…only probably with more swearing and more caffeine.
The comics, tv, novel, and essay writer Warren Ellis makes a regular appearance in these blog pages, I guess. Along with China Mieville, Robert Macfarlane, Laurie Penny, Rebecca Solnit, Catherynne M. Valente and others, he’s one of a sort of constant circle of ‘omigod, how did they do that’ writers that I think with. It’s good to find other people playing in the same sandpit as you are – and it’s good, I think, to have living people you can admire. Shows that it can be done, scrobbling this creative life together out of wordscraps and notebooks and long-distance, glitchy Skype calls.
In particular, I’m thinking about his recent experiments with status updates – a daily ‘I AINT’NT DEAD YET!’ which could be pictures or updates or what have you. Short, tiny snapshots of a daily instance. If I were to get my act together to do something similar, these are the reasons wherefore:
- It’s minimal. Almost like a fake ghost-life. Not the full build out of a virtual life that you have in say, Facebook, but a shadow of the real that recognizes that it is a shadow, if that makes any sense to anyone but me.
- It’s like a tiny message in the bottle, every day.
- It’ll keep my singular, regular, and darling Googlecrawlerbot happy.
- I’d get to be arty. I always used to like the more personal status-y things you got in social media – far more so than the actual writing of the damn diary entries. Y’know the sort of thing: song-of-the-day, current-mood, currently-reading, status, etcetera. Ghosty throwaway stuff maybe, but makes the net seem a little less lonely.
- Brain attention capacity at 10% only.
So, while I think about it for a bit – here’s a snapshot of the sort of things I could say:
I’ve joked on here before that my ability to be permanently 10 minutes early or late seems to be hereditary, or at least a shared one. My apparent temporal aphasia a.k.a. “Lateness” doesn’t just relate to bus times and work deadlines however, but extends out to include a general cultural ‘huh?’ when I hear people discussing that latest Netflix thing, or Hollywood Scandal, song, twitterstorm, or cultural icon, [nb. I only just found out about that whole Qanon conspiracy thing, and now wish I hadn’t.] partly it surfaces as a pop-cultural blind spot owing largely, I’m sure, on owning neither a twitter or a facehack account.
Being late is usually regarded a civic nuisance; as a sign of moral ineptitude – a lack of respect for the social strictures that we live by, or a psychic unwillingness to be a ‘team-player’. In this respect tardiness can range from being a sort of disability to a moral sin. Consider the variety of terms used to describe being out-of-step with the modern world: belated, backward, slow, retardation, missed-the-boat, lagging, dawdling, procrastination, filibuster, cunctation. When compared against Modernism’s need for functionality, delay itself is a form of heresy.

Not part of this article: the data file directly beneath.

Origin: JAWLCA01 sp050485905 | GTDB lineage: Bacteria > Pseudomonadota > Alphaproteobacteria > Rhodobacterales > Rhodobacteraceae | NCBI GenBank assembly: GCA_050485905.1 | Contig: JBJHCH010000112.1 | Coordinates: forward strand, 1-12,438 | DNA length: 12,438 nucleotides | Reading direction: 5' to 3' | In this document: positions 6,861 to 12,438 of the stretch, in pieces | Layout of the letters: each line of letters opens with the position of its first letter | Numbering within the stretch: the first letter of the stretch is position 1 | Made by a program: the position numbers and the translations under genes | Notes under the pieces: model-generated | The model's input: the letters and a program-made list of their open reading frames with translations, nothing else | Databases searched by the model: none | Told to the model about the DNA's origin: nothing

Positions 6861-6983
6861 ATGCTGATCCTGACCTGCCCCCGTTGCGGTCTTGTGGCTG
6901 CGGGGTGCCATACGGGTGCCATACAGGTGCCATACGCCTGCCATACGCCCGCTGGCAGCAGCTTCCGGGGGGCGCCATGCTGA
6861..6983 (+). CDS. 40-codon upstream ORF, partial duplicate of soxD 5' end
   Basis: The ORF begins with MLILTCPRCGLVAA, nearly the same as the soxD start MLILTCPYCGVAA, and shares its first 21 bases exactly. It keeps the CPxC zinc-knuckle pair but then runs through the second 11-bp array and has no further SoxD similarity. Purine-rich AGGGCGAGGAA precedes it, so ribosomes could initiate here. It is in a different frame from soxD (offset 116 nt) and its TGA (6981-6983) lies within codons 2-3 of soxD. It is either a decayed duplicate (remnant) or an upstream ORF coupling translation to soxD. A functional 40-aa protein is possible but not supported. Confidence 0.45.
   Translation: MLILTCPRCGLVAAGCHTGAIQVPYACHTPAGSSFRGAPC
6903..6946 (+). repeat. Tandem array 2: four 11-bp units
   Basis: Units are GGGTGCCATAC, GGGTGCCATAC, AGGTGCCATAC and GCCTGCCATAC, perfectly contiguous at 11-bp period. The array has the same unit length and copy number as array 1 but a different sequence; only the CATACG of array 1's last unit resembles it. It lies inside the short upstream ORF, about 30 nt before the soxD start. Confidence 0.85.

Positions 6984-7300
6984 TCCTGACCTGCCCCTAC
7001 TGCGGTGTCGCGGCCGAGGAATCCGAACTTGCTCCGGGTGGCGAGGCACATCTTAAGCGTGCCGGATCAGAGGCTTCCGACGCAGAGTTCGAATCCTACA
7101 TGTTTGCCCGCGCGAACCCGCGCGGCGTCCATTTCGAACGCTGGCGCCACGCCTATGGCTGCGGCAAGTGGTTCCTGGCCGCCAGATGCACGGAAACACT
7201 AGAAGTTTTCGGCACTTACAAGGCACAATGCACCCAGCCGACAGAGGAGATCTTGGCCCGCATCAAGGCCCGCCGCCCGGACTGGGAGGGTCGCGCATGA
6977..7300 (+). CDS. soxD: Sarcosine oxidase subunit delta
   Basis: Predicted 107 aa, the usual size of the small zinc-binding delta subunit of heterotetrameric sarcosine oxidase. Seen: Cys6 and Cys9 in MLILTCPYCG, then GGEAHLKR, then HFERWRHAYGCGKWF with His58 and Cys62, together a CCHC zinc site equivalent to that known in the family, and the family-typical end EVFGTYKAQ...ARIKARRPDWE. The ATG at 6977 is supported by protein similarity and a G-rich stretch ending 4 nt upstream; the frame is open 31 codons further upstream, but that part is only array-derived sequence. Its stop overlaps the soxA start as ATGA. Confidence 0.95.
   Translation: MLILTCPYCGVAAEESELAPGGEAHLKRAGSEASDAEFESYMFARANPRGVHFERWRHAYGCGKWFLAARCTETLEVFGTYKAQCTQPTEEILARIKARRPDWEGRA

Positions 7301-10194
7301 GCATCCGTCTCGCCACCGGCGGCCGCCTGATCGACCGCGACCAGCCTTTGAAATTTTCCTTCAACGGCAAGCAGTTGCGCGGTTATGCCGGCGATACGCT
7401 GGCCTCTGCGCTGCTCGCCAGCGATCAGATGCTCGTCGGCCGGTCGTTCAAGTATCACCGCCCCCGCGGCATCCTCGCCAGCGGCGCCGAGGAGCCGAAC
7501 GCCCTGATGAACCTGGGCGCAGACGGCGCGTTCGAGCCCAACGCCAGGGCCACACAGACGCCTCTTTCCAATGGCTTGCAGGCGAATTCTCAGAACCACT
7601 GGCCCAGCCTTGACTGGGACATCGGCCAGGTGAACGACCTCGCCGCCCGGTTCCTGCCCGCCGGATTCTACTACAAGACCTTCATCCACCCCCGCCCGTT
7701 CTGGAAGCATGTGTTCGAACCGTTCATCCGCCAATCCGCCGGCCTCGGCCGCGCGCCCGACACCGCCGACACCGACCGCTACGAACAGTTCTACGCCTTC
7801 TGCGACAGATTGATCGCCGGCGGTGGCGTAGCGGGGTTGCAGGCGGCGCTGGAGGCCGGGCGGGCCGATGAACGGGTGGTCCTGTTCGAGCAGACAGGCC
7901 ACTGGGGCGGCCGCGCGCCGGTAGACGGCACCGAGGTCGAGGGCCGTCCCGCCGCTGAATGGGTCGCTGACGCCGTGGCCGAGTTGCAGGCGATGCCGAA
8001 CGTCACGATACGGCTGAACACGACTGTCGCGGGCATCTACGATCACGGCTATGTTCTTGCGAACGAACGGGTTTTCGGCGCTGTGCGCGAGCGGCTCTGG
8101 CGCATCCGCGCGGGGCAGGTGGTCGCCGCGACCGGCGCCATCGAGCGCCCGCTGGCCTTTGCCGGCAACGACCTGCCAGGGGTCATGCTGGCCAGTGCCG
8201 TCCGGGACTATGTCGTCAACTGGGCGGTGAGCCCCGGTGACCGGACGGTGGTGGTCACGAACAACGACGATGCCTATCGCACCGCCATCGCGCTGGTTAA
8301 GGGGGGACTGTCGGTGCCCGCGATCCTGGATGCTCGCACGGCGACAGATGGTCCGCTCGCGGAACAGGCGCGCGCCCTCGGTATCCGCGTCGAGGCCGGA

But I wonder if delay could be deshackled from the notion of avoidance, to one of emancipatory experience. Jerome K. Jerome, that famous loafer declared that;
It is impossible to enjoy idling thoroughly unless one has plenty of work to do. There is no fun in doing nothing when you have nothing to do. Wasting time is merely an occupation then, and a most exhausting one. Idleness, like kisses, to be sweet must be stolen.
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A shadow explodes through our garden. A shriek of feathers and noise; and I get a sense of what Robert Macfarlane must have been talking about in The Wild Places. The flaring shape is felt in the heart before the eye, too fast for the brain to make sense of, but an animal instinct makes me duck all the same. For all of the smaller creatures there are really only two defences against aerial predators: run or hide, and for our resident community of house sparrows here in our garden their only option now is to run. What follows is a short-lived but ferocious aerial chase, jet-fighter manoeuvres. Both the Sparrowhawk and the sparrows have short bodies and fatter, fan-like wings than say, the Buzzards or Kites. Neither can glide or gracefully soar like their bigger counterparts, because their wings are both designed for the jigsaw-sharp turns and narrow avenues of low-level terrain.
The exchange is all over in an instant, the sparrow escapes, the hawk vanishes. They call it a ‘flash of the eye’ but it feels more like the thudduduhr of heart-hammer, somehow pre-vision and instinctive. The sparrowhawk that has been piercing our tiny garden is gone, leaving the shattered remains of the small, ornamental paint-your-own bird-table on the floor, seed everywhere. It takes three wire pins and a modded piece of scrap wood to put the table back together again, and now it is hanging once more from it’s hook as if nothing had ever happened. The usually chattering sparrows are silent for a stall but return, wary, to the table. It is early summer, and I guess that neither sparrow nor hawk can afford to be gone long as both are flying ragged to feed hungry chicks.